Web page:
PORTLAND, Ore.—Freescale Semiconductor Inc. Tuesday (March 1) introduced the first automotive security module compliant with the secure hardware extension (SHE) supported by European automobile makers Volkswagen, Porsche, BMW, Audi and Daimler.
As electronics takes over more and more control of a car's engine, body and safety functions, hardware security modules will be necessary to prevent unauthorized access to on-board systems, according to a consortium of European automobile makers.
"Freescale is the first to offer an on-chip cryptographic services engine using the SHE specification published by a consortium of European car makers," said Brad Loane, an automotive marketing manager at Freescale. "By moving the security keys into hardware instead of software, it becomes much easier to assure secure and trustworthy transmission of information between electronic components."
With more and more drive-by-wire functions in modern automobiles—from remote startup to automated parking—on-board software security systems offer unwarranted opportunities both to thieves stealing cars and to hackers wishing to eavesdrop of even cause a crash. Freescale's cryptographic services engine, on the other hand, aims to keep the security keys safe from hackers in a protected memory, creating an authenticated software environment that allows for distributed key ownership.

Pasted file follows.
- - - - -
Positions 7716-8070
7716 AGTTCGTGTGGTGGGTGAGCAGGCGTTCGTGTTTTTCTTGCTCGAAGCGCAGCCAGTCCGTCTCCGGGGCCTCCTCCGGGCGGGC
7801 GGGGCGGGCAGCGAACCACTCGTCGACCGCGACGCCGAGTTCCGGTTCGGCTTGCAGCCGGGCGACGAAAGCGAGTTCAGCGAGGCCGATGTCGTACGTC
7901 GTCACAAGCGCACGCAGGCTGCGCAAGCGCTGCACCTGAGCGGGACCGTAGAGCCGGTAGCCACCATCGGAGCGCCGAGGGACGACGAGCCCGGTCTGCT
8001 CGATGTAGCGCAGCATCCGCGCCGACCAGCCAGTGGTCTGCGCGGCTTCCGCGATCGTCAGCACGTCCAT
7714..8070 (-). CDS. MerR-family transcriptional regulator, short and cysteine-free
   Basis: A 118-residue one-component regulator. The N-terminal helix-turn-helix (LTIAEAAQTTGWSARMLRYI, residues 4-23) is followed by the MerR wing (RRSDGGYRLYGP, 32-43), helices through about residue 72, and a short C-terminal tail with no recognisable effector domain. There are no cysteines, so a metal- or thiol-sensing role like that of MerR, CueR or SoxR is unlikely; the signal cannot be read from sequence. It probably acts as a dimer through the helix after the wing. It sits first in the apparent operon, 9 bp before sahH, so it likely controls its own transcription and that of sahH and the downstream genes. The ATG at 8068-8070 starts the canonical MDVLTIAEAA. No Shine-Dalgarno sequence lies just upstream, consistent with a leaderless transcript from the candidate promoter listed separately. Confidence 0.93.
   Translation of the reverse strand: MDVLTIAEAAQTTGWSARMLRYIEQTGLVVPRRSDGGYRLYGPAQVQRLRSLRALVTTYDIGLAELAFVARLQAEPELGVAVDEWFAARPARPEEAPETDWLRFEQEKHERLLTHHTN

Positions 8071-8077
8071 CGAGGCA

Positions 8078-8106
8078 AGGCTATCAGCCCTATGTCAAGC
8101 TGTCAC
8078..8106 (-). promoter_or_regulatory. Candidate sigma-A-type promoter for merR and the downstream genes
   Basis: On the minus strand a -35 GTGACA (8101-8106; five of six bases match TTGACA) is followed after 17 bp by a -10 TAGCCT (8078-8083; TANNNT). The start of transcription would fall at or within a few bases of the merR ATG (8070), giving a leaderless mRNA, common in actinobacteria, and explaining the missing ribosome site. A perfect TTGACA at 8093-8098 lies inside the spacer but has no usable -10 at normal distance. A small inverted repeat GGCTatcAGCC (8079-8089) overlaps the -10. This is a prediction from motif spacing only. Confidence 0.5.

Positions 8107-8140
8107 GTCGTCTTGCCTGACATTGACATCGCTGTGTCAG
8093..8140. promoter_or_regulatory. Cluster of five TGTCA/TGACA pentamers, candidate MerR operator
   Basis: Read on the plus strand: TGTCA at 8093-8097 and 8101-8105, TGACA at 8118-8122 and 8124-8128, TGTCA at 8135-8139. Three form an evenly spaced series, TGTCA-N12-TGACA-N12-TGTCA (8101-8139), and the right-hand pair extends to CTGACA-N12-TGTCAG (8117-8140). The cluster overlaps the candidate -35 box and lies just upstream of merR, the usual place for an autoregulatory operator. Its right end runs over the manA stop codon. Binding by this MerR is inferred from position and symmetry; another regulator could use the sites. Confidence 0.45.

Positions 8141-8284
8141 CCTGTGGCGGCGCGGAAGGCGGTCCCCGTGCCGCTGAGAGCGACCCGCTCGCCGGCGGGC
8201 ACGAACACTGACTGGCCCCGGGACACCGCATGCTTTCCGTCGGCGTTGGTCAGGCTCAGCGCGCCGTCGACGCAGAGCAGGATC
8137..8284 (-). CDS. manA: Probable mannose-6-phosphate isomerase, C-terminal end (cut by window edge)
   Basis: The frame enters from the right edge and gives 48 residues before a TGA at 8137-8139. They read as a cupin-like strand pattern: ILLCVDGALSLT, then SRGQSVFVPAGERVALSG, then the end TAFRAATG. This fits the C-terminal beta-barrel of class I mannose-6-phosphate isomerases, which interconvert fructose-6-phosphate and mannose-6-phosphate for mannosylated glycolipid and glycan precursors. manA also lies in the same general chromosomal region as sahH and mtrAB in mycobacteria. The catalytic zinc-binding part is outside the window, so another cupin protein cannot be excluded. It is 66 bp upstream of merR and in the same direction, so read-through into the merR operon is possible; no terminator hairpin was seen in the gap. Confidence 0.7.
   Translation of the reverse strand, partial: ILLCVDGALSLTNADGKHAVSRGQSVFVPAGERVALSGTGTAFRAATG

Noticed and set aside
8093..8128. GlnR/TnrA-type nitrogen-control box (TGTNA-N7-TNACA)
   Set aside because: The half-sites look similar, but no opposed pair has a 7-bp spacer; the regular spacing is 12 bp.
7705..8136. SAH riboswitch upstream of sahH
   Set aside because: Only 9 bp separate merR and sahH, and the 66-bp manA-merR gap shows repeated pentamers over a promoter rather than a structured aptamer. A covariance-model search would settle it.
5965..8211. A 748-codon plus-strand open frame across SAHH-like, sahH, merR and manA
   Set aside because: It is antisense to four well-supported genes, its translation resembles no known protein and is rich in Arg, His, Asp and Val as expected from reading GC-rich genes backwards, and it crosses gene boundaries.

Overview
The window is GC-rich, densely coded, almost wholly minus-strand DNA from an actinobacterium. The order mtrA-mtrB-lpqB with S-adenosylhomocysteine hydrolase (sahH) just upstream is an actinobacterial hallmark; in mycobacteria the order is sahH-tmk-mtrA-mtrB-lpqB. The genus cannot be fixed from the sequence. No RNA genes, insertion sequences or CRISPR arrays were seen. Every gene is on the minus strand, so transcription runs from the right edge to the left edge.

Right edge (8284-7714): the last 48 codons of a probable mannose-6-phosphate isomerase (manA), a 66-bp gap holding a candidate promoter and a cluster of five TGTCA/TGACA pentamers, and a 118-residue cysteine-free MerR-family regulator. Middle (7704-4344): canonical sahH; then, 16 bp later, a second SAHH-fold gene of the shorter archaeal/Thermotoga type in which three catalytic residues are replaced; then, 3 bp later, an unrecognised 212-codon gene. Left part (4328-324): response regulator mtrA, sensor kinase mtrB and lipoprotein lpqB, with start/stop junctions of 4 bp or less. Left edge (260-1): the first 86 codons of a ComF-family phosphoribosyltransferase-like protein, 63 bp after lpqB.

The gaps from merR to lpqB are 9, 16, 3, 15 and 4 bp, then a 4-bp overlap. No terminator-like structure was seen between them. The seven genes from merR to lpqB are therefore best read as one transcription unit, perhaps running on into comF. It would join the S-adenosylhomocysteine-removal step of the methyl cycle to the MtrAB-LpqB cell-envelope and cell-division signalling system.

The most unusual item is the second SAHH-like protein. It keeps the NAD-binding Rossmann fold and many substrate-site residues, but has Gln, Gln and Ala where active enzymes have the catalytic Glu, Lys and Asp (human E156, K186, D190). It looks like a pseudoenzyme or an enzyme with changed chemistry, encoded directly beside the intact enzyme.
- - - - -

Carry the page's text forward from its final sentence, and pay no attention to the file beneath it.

The new MPC56xx family 32-bit Qorivva microcontroller, built on Power Architecture, enables encrypted data and authentication to prevent hackers from performing illegal operations during driving or even while in the shop, such as turning back a vehicles mileage. It also prevents a car from being stolen by activating immobilizers as well as preventing the automotive engine control unit from being removed and used illegally on other vehicles, according to Freescale.
The high-end MPC564x Qorivva microcontroller with 300 DMIPS performance and the on-chip cryptographic services engine typically serves as a gateway extending secure body control to end-nodes managed by low power MPC560xD microcontrollers over controller area network (CAN).
This security arms race is escalating into a new domain in which hackers can cause exceptionally dangerous and hard to find faults. I hope that there will still be some means for inventors to implement innovation - like creative Vehicle-To-Grid (V2G) power control systems.
With all the drive-by-wire capabilities of modern electronic-laden automobiles, its a wonder that hackers have not started causing havoc. I've heard of breaking off mirrors to hack the on-board diagnostic connector, but even that route will be blocked by these hardware security modules.
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